Active-duty Downsizing Should Benefit Reserve Forces, Board Says

WASHINGTON, March 8, 2012 — A pol­i­cy board plans to ask Defense Sec­re­tary Leon E. Panet­ta to high­light ser­vice in the reserve forces as a good option for out­go­ing active-duty mem­bers dur­ing down­siz­ing.

In its first offi­cial action with broad­er mem­ber­ship and a direct line to the sec­re­tary, the Reserve Forces Pol­i­cy Board yes­ter­day agreed to send eight rec­om­men­da­tions to Panet­ta to encour­age Nation­al Guard and reserve ser­vice for peo­ple leav­ing active duty. The fis­cal 2013 defense bud­get request calls for the mil­i­tary to reduce its end strength by 5.5 per­cent in the next five years. 

Retired Marine Corps Maj. Gen. Arnold L. Punaro, who chairs the board, said a force reduc­tion let­ter the sec­re­tary sent to the ser­vices last month includ­ed 12 objec­tives in the draw­down, but did not men­tion the Nation­al Guard and reserves. 

Air Force Maj. Gen. Ani­ta Gal­len­tine, a reserve mobi­liza­tion aug­mentee who heads the board’s con­tin­u­um of ser­vice sub­com­mit­tee, said the Defense Depart­ment should learn from past draw­down mis­takes that dis­cour­aged active duty mem­bers from join­ing the reserve com­po­nents. In the post-Cold War draw­down, she said, pro­grams helped ser­vice mem­bers become civil­ian teach­ers and police offi­cers and offered bonus­es for troops to leave active duty, but they had to pay the bonus­es back if they entered the Guard and reserves.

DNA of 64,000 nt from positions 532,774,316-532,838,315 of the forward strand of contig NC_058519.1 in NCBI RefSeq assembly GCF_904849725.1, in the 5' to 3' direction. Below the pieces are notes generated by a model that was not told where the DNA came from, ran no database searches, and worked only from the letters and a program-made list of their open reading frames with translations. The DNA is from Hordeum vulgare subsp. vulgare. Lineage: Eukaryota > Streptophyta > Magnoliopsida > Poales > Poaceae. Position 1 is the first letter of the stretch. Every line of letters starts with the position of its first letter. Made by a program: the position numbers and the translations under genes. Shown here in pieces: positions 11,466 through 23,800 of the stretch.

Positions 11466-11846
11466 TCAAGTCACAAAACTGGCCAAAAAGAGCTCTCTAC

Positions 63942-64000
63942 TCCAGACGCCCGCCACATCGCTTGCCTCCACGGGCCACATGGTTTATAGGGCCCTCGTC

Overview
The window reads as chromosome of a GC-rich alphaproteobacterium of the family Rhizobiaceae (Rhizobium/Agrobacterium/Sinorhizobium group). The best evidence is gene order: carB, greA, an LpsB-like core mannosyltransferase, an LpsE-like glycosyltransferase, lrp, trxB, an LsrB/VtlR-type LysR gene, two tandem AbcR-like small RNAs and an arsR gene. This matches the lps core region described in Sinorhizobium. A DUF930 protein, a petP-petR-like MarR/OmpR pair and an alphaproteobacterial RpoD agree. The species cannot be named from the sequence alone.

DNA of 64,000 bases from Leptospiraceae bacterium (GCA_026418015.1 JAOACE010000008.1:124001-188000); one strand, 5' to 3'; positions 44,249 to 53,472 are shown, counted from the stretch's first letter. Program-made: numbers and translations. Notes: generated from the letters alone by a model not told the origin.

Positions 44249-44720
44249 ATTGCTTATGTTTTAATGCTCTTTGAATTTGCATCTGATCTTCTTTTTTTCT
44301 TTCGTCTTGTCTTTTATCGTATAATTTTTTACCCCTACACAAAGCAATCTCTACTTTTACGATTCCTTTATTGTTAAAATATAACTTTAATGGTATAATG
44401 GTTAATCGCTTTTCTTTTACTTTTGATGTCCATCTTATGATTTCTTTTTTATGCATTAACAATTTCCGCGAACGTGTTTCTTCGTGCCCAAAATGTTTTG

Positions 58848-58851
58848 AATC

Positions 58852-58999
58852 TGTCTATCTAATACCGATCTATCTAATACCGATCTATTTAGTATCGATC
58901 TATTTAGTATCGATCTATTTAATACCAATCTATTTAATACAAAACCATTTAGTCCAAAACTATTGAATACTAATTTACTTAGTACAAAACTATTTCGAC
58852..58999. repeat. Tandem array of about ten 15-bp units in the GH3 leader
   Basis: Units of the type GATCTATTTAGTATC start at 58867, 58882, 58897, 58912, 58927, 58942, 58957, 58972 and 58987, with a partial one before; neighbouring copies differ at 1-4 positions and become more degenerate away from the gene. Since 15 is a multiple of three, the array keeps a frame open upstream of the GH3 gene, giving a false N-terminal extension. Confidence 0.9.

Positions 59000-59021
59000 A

Gal­len­tine not­ed that the reserve forces now are more of an oper­a­tional force than their tra­di­tion­al sta­tus as a strate­gic reserve, and oth­er mem­bers of the 20-mem­ber board spoke of the need to pre­serve those oper­a­tional capa­bil­i­ties and train­ing investments. 

Gal­len­tine said the mil­i­tary pay and per­son­nel sys­tem does not allow for an easy tran­si­tion into the reserve forces, and not­ed that many ben­e­fits are not portable. Past efforts in the Defense Depart­ment to improve con­tin­u­um of ser­vice, she added, have “buck­led under their own weight.” 

“We believe that there is a lot of work that needs to be done in those over-arch­ing areas,” she said, adding that reserve cen­ters should offer more wide­spread sup­port for reservists, mod­eled after active-duty deploy­ment centers. 

The board also agreed to send these rec­om­men­da­tions to the sec­re­tary regard­ing home­land defense: 

— Pol­i­cy changes to accel­er­ate the use of Guard and reserve forces to respond to disasters; 

— Guid­ance that train­ing exer­cis­es can be used to sup­port dis­as­ter relief and oth­er mis­sions, such as when the Nation­al Guard pre-posi­tioned forces lead­ing up to Hur­ri­cane Irene in 2010; 

— Guid­ance that will allow state lead­ers bet­ter pre­dictabil­i­ty for call­ing up forces under Title 32, which has been used 13 times in the past nine years; 

— Increase from 75 to 90 per­cent the amount the Fed­er­al Emer­gency Man­age­ment Agency would reim­burse states for Nation­al Guard dis­as­ter relief operations; 

— Give con­sis­ten­cy to pro­tec­tions and ben­e­fits states give Nation­al Guard members. 

Also, the board request­ed that Con­gress change the law on the Defense Department’s dis­as­ter reim­burse­ment fund for states to stip­u­late it is for domes­tic use only. “If we don’t lim­it it to domes­tic use, it becomes a State Depart­ment get-well fund,” he said. 

U.S. Depart­ment of Defense
Office of the Assis­tant Sec­re­tary of Defense (Pub­lic Affairs) 

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